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Iraqis gather in Saddam’s hometown after his burial

    BAGHDAD, Iraq — Hundreds of Iraqis flocked to the village where Saddam Hussein was born on Sunday to see the deposed leader buried in a religious compound 24 hours after his execution.
    There was no sign of a feared Sunni uprising in retaliation for Saddam’s hanging, and the bloodshed on Saturday was not far off the daily average — 92 from bombings and death squads. Also Saturday, a roadside bomb killed one American soldier and wounded two in Baghdad, the U.S. military said Sunday. At least 2,999 U.S. service members have been killed since the war began in 2003, according to an Associated Press count.
    At Saddam’s funeral, dozens of relatives and others, some of them crying and moaning, attended the interment shortly before dawn in Ouja. A few knelt before his flag-draped grave. A large framed photograph of Saddam was propped up on a chair nearby.
    ‘‘I condemn the way he was executed and I consider it a crime,’’ said 45-year-old Salam Hassan al-Nasseri, one of Saddam’s clansmen who attended the interment in the village just outside Tikrit, 80 miles north of Baghdad. Some 2,000 Iraqis traveled to the village as well.
    Mohammed Natiq, a 24-year-old college student, said ‘‘the path of Arab nationalism must inevitably be paved with blood.’’
    ‘‘God has decided that Saddam Hussein should have such an end, but his march and the course which he followed will not end,’’ Natiq said.
    Police on Saturday blocked the entrances to Tikrit and said nobody was allowed to leave or enter the city for four days. Despite the security precaution, gunmen took to the streets, carrying pictures of Saddam, shooting into the air and calling for vengeance.
    Saddam was captured in an underground hide-out near Ouja on Dec. 13, 2003, eight months after he fled Baghdad ahead of advancing American troops.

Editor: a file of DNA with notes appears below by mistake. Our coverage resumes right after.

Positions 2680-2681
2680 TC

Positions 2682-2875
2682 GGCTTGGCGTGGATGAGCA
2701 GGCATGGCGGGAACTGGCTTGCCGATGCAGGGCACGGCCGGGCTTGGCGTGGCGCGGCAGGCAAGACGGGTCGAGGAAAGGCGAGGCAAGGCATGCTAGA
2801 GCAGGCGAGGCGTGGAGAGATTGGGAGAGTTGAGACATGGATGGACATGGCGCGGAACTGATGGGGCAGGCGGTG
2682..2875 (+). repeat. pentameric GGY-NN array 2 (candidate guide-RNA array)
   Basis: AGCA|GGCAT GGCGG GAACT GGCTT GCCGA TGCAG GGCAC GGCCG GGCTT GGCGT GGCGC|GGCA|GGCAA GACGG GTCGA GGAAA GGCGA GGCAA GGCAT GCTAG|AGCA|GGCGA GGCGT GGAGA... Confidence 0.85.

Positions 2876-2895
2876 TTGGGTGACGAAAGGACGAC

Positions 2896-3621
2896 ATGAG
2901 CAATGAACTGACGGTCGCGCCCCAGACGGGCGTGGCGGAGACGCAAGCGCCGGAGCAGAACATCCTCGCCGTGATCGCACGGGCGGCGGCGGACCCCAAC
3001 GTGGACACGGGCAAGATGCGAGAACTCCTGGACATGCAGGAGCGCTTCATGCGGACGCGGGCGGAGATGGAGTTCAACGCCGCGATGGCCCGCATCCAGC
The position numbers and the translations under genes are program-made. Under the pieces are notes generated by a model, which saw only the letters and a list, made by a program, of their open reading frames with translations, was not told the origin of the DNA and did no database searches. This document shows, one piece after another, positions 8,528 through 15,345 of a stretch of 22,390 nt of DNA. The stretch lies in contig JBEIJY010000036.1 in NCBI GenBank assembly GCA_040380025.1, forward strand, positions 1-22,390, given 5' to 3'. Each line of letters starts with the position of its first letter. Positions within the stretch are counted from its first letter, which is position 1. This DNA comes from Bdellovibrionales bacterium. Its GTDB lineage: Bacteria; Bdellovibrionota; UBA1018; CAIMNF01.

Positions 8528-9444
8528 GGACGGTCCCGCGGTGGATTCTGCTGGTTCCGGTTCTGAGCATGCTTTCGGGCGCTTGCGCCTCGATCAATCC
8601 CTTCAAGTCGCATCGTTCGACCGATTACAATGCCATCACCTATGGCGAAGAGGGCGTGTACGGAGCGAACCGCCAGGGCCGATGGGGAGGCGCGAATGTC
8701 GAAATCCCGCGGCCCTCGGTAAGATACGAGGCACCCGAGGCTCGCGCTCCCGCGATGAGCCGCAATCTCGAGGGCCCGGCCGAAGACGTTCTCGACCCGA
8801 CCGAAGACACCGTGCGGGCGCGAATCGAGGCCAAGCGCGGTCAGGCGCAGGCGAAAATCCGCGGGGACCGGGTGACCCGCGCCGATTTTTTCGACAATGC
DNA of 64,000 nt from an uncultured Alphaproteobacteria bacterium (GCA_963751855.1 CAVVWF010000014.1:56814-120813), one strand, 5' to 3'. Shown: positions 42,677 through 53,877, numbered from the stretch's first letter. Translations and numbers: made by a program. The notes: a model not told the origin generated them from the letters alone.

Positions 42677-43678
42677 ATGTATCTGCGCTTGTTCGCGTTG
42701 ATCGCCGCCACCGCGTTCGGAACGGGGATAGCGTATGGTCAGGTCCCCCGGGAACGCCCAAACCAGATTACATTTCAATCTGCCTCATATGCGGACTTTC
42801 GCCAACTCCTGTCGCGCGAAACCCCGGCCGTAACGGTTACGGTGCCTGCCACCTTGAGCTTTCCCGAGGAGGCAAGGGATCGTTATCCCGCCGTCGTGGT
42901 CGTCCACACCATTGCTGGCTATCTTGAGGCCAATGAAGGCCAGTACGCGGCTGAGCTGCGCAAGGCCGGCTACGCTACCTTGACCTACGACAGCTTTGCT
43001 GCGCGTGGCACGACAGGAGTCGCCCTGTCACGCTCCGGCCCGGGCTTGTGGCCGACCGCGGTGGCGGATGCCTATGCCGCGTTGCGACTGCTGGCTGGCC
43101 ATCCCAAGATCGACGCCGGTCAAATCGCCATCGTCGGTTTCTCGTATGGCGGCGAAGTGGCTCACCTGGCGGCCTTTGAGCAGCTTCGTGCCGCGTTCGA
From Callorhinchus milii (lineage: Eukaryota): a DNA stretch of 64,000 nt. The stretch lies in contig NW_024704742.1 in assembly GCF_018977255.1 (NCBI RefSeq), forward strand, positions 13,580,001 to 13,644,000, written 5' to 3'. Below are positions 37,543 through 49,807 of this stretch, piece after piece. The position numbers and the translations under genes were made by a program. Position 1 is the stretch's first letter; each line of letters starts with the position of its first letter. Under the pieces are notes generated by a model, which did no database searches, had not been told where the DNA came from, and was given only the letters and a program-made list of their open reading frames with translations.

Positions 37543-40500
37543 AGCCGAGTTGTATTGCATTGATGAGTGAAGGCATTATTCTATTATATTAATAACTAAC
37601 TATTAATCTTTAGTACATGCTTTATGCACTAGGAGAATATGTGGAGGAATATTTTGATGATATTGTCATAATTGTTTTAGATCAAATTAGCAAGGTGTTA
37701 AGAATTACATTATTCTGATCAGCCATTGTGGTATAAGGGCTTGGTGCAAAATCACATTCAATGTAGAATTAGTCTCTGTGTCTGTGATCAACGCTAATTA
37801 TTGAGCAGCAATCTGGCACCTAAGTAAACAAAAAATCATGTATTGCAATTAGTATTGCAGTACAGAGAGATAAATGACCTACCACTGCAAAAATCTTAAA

His burial place is about two miles from the graves of his sons, Odai and Qusai, in the main town cemetery. The sons and a grandson were killed in a gunbattle with the American forces in Mosul in July 2003.
    The head of Saddam’s Albu-Nassir’s clan said the body showed no signs of mistreatment.
    ‘‘We received the body of Saddam Hussein without any complications. There was cooperation by the prime minister and his office’s director,’’ the clan chief, Sheik al-Nidaa, told state-run Al-Iraqiya television. ‘‘We opened the coffin of Saddam. He was cleaned and wrapped according to Islamic teachings. We didn’t see any unnatural signs on his body.’’
    On Saturday, Iraqis watched television images of a noose being slipped over Saddam’s neck and his white-shrouded body, the pre-dawn work of black-hooded hangmen. They went to bed as new video emerged showing Saddam exchanging taunts with onlookers before the gallows floor dropped away and the former dictator swung from the rope.
    In Baghdad’s Shiite neighborhood of Sadr City on Saturday, victims of his three decades of autocratic rule took to the streets to celebrate, dancing, beating drums and hanging Saddam in effigy. Celebratory gunfire erupted across other Shiite neighborhoods in Baghdad and other predominantly Shiite regions of the country.
    Outside the Sunni insurgent stronghold of Ramadi, west of the capital, loyalists marched with Saddam pictures and waved Iraqi flags. Defying curfews, hundreds took to the streets vowing revenge in Samarra, north of Baghdad.
    Still, authorities imposed curfews sparingly in contrast to the several-day lockdown put in place after Saddam was sentenced to death Nov. 5.